Why I love my Kindle

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OK, I didn’t get to this as fast as I promised, but I wanted to weigh in on the great Kindle debate of 2008.

First let’s talk about cost.  $400 is a lot of money.  I would not have spent the money myself.  It was a Christmas gift and a wonderful one.  If the price is too high for you I can respect that.  I don’t really want to get into a debate about whether it is “worth” $400 or not.  That is really up to the individual to decide.  But considering what people spend on cell phones, PDAs, Mp3 players it doesn’t strike me as ridiculously over-priced by any means.

The no brainer type for this device is an avid reader who travels a lot.  If you read a lot of bestsellers or popular books and you are on the road a lot the Kindle would be awesome.  You can bring an incredible amount of reading material in one handy device that is about the size and weight of a trade paperback.  Plus, if for some reason you run out you can buy more instantly.  As a bonus you can listen to music and do some basic web surfing. I can’t imagine why a book addict traveler wouldn’t find the Kindle a wonderful tool.

But I am not a frequent traveler, so why do I love the Kindle?  Convenience.  The basic advantage is the ability to have access to a wide array of reading material in a small light weight form.  With the Kindle it is easy to never be without something to read.

Let’s start with books.  And let’s start with a few caveats: 

– Yes, not all books are available.  This is a drawback. I wish more books were available.  But a lot of books are available and more are being added every day.

– There are still some books I want to read in hard copy format.  Books where the illustrations, the look and feel of the book, are part of the process of reading it.  But this is a limited set of books so it isn’t a big problem.  I don’t need to read everything on the Kindle just enough to make it worthwhile.

– I really haven’t had much trouble inadvertently hitting page forward buttons or anything else.  But it does take a little time to get used to handling it given the location of the buttons.  At first I thought it would be a problem, but I just seemed to get used to it.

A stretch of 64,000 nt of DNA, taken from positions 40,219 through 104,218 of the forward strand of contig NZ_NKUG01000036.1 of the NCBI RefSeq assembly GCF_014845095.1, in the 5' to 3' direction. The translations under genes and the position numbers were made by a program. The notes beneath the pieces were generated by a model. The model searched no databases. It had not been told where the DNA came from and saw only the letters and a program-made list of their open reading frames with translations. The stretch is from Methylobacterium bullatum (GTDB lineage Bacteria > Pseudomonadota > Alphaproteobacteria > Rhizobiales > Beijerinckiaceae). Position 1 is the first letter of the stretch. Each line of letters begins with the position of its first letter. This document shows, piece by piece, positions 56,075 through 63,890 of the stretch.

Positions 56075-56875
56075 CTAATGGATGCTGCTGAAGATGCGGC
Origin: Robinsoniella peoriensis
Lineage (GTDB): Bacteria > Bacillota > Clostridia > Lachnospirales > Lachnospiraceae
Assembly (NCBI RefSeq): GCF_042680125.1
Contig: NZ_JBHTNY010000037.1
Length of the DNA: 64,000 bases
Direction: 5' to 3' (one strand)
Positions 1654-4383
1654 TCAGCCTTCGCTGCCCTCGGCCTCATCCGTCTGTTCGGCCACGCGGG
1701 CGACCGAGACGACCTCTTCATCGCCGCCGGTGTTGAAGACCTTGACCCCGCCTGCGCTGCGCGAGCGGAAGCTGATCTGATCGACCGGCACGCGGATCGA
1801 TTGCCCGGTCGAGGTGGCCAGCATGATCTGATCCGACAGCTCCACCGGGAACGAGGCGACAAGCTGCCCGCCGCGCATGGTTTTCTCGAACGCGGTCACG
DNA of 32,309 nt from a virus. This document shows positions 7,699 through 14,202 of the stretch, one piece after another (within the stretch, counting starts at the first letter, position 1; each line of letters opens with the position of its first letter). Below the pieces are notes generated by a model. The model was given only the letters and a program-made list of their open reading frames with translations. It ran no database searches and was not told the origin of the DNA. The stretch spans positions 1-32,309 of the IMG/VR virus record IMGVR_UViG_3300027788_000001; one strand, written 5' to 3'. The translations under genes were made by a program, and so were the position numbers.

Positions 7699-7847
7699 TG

Now on to the positives.

One of the great things about the Kindle is the instant nature of the process.  Find out one of your favorite authors just came out with a new book?  Buy it on your Kindle and read it seconds later.  Imagine if the Kindle was around for the Harry Potter books.  The moment the book came out you could start reading it.  I find that cool.  No running to the store or waiting for Amazon to ship it to you.

More below.

Another handy aspect for me is the ability to highlight and take notes.  For those of us who write reviews or like to note passages this is very useful.  No longer do you have to have a pencil handy or post it notes or whatever you use to mark passages.  With the Kindle you can quickly and easily add notes or highlight a passage.  And all these are saved in a clippings folder for reference; and this file can be transfered via USB to your computer for use elsewhere.  You can also look up words in the dictionary or search Wikipedia.

It is worth noting how easy it is to read.  It you are reading Anna Karenina or another huge book, reading it on the Kindle is a lot easier on the hands and arms.  You can load up your Kindle with a bunch of fat classic novels – use places like the Gutenberg Project and it is free – from Tolstoy, Dickens, etc. and never have to carry around anything larger than a trade paperback.  You can read it with one hand and in almost any position.  Plus, you never lose your place and you don’t need a bookmark.  If you get distracted or have to put it down the Kindle saves your place and you can immediately pick up where you left off.

And, using the web feature, you could stop for a moment while reading and check a sports score, check your email or calendar, or some other basic web function.  Then you just click back to your book and start reading again.  All of this with no cost to you for the WiFi.  And with nothing more than the Kindle in your hand.

You can also have a variety of reading material at hand without loading up a bag or briefcase.  I have the Bible, a devotional book, non-fiction books for work, non-fiction books for pleasure, and a variety of fiction for pleasure all on my Kindle.  All this different content in one slim package.  Want to read the Bible in the morning with your coffee?  Done.  Want to read a novel during your lunch hour.  Done.  Need to read a non-fiction book on the train home?  Done.  Again, the Kindle is so easy to take with you and yet can contain so much information.